A lot of startups launch with great hopes only to fold shortly after opening their doors. In fact, 60% of startups only survive up to three years, while roughly 35% make it to 10 years, according to a study by the U.S. Bureau of Labor Statistics and the Ewing Marion Kauffman Foundation.
There are many steps involved in starting a business, from budgeting to hiring and everything in between. One seemingly harmless mistake can crack the foundation of your business and cause it to crumble over time. Instead of turning into another sorry statistic, set your business up for success by avoiding these five all-too-common startup mistakes:
1. Going in Blind
The biggest mistake entrepreneurs make is not performing enough market research. Understanding the ins and outs of the industry you plan to enter is important for many different reasons. Besides identifying potential customers, market research helps you to set realistic targets, examine barriers to enter, uncover competition, and more. To cut down on research time, contract the help of a third-party data provider, like D&B Hoover, that offers detailed industry reports.
2. Underestimating Marketing
It’s common for new business owners to hastily hire salespeople to push their products and/or services. To make sales, however, you first have to create demand, which is where marketing comes into play. Take time to develop a comprehensive marketing strategy that focuses on generating brand awareness. Make sure you have plenty of marketing collateral, such as product sheets and white papers, to pass onto sales.
3. Foolishly Spending Money
More often than not, entrepreneurs have to operate using whatever personal savings they have and the little money they are able to borrow from others. Don’t blow your shoestring budget on things that you can do for a low cost or free. Instead of paying a high-priced PR agency, for example, spread the word about your business through low-cost digital channels, like email and social media.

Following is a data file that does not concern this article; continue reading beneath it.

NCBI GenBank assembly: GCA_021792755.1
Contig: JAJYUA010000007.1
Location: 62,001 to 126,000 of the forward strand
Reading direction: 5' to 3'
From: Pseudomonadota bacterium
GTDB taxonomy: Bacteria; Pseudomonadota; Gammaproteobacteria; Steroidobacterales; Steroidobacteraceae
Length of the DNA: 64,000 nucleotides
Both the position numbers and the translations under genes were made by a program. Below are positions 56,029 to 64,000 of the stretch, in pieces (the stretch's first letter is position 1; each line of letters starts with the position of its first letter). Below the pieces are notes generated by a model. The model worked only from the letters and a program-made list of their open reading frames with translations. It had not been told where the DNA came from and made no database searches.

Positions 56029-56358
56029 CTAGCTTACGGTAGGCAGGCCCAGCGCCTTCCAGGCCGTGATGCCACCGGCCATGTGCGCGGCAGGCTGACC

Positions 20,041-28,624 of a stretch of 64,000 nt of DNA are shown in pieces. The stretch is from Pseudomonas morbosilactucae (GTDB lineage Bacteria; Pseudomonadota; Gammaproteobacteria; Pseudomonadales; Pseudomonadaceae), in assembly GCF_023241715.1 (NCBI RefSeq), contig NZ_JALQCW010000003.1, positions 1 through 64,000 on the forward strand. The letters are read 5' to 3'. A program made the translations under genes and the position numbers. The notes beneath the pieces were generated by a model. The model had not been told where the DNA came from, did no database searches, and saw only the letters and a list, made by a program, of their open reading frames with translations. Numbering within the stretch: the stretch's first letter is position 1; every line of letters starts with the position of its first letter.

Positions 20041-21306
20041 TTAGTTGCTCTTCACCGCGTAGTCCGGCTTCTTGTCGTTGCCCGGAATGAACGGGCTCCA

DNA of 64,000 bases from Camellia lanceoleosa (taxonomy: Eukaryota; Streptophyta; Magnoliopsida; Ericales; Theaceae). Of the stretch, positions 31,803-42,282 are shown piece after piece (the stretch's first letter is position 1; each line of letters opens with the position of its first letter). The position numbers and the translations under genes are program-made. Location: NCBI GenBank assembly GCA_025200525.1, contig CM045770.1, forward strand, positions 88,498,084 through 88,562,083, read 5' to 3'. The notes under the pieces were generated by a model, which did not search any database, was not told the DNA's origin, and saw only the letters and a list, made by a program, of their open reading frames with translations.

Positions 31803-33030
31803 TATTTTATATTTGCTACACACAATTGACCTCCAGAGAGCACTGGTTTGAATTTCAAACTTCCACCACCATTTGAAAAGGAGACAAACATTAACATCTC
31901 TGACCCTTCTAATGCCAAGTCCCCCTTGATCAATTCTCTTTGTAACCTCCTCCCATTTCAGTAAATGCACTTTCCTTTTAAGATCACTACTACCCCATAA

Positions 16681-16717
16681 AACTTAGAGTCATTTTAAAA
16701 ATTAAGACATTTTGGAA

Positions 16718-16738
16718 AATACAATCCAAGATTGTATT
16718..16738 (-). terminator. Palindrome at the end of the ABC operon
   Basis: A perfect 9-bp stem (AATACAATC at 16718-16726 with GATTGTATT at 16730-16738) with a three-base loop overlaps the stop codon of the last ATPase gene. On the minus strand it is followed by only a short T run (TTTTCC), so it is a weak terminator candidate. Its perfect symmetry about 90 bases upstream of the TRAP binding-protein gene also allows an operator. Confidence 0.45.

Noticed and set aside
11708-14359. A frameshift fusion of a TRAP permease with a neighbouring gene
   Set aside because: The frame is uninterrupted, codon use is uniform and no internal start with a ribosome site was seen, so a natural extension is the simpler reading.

4. Trying to Win Everyone Over
Appealing to the largest number of buyers so you get the maximum exposure might sound like a good idea; however, when you try to be something to everyone, you end up being nothing to anyone. Find out who your ideal buyers are and concentrate your efforts on building relationships with them through targeted marketing strategies.
5. Hiring Too Quickly
As your business starts to gain momentum, you may find yourself in desperate need of new team members. Don’t jump the gun and hire the first candidate who walks through your door. Carefully outline what skills and character traits you’re looking for and find an individual who not only possesses those attributes but understands and believes in your company’s vision.
Going from startup to an established business takes a lot of careful planning. Avoid setting your new business up for disaster by avoiding these common mistakes.